Japan on Wednesday posted its worst April trade deficit as a weak yen ramped up import costs and helped extend the run of monthly shortfalls to the longest in over three decades.
Data from the Finance Ministry showed the nation incurred a trade deficit for the 10th straight month, with the red ink expanding by a worse than expected 69.7 percent on year to ¥879.9 billion.
Trade data are closely watched to gauge Prime Minister Shinzo Abe’s progress in firing up Japan’s export-led economy. Expectations for Abe’s progrowth, prospending policies have weakened the yen more than 20 percent against the dollar over the past six months and boosted share prices to their highest level in more than five years.
But the latest data could be a sign that a rebound in exports has yet to outweigh higher imports on the back of the weaker yen and greater energy needs.
The deficit was the biggest for the month of April since comparable official data began to be kept in 1979, and was worse than an average shortfall of ¥620 billion forecast by economists polled by the Nikkei business daily.
It was also the longest run of monthly deficits since a 14-month sequence from July 1979 to August 1980.
“Exports may recover further but because import costs are rising quite a bit, trade deficits will likely continue,” said Junko Nishioka, chief economist at RBS Securities Japan. The latest set of figures indicated that the “worst period” is over for exports, she said.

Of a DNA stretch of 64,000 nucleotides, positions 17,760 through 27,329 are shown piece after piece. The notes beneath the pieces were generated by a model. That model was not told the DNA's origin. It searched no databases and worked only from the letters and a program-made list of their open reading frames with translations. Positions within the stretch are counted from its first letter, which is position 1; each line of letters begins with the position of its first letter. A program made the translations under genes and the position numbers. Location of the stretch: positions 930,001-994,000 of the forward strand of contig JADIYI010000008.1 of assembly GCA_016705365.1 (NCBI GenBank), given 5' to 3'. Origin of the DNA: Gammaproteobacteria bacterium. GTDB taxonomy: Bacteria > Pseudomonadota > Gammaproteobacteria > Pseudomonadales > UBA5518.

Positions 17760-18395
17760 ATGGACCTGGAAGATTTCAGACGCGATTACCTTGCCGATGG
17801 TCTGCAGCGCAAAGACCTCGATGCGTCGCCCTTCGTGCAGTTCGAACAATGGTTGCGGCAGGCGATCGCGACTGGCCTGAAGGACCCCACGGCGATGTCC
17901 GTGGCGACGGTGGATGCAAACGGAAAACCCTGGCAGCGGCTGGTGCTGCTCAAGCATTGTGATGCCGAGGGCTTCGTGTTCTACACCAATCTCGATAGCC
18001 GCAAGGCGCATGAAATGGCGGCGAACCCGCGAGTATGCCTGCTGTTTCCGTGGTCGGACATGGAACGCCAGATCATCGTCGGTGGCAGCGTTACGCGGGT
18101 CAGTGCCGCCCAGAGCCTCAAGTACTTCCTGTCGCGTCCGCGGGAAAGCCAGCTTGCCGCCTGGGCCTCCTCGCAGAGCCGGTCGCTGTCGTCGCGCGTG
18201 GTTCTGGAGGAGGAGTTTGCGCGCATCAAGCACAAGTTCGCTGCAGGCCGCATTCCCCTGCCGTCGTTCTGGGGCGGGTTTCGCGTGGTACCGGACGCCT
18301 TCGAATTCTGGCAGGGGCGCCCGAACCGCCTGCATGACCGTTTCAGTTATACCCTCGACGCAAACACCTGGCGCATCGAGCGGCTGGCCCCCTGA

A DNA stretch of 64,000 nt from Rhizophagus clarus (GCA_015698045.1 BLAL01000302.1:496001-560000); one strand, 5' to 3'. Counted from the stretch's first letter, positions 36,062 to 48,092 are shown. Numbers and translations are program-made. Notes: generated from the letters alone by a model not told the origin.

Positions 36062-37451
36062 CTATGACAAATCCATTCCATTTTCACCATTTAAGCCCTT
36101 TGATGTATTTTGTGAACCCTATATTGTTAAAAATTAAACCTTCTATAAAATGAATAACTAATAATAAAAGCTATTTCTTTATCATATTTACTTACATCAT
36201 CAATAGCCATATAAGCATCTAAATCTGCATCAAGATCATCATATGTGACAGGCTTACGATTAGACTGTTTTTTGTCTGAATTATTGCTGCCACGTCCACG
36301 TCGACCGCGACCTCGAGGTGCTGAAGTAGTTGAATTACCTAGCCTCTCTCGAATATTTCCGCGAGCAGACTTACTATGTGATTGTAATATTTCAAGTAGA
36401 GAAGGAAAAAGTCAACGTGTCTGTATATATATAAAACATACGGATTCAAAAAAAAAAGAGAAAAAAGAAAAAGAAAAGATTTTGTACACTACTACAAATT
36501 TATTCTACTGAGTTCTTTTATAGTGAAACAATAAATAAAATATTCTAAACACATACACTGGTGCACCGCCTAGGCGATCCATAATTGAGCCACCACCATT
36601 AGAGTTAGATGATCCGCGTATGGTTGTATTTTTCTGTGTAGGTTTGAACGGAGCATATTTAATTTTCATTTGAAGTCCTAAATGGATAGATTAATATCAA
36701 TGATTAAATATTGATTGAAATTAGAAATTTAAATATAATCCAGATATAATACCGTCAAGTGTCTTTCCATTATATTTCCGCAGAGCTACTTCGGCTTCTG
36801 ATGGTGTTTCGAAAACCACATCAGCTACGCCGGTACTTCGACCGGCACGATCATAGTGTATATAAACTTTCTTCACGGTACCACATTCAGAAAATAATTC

Taro Saito, senior economist at NLI Research Institute, said, “The possibility is high that exports will stay robust during the April-June period on the back of the effects of the yen’s depreciation.”
The pace of improvement in the trade balance “is expected to be moderate in fiscal 2013” through next March, as imports are unlikely to decrease soon, he said.
Takeshi Minami, chief economist at Norinchukin Research Institute, echoed that view, saying the nation’s trade balance may not move into the black until the middle of next fiscal year.
In April, exports rose 3.8 percent to ¥5.78 trillion while imports jumped 9.4 percent to ¥6.66 trillion.
The yen’s average rate was 96.01 to the dollar in the reporting month, against 82.31 a year ago, meaning the value of the Japanese currency fell by nearly 17 percent on year, the ministry data showed. A lower yen helps Japanese exporters but pushes up import bills.
Higher import costs have resulted in higher materials and parts prices, which are in turn leading to higher retail prices of various items, ranging from foodstuffs to laptops. With the yen hitting multiyear lows against the dollar, some politicians have started voicing concerns over its negative impact on people’s lives.
Fuel imports have also stayed high because all but two nuclear reactors remain offline.
By region, U.S.-bound exports in April jumped 14.8 percent to ¥1.10 trillion, the highest figure logged since October 2008, on the back of strong shipments of automobiles.
Info from Dow Jones Newswires added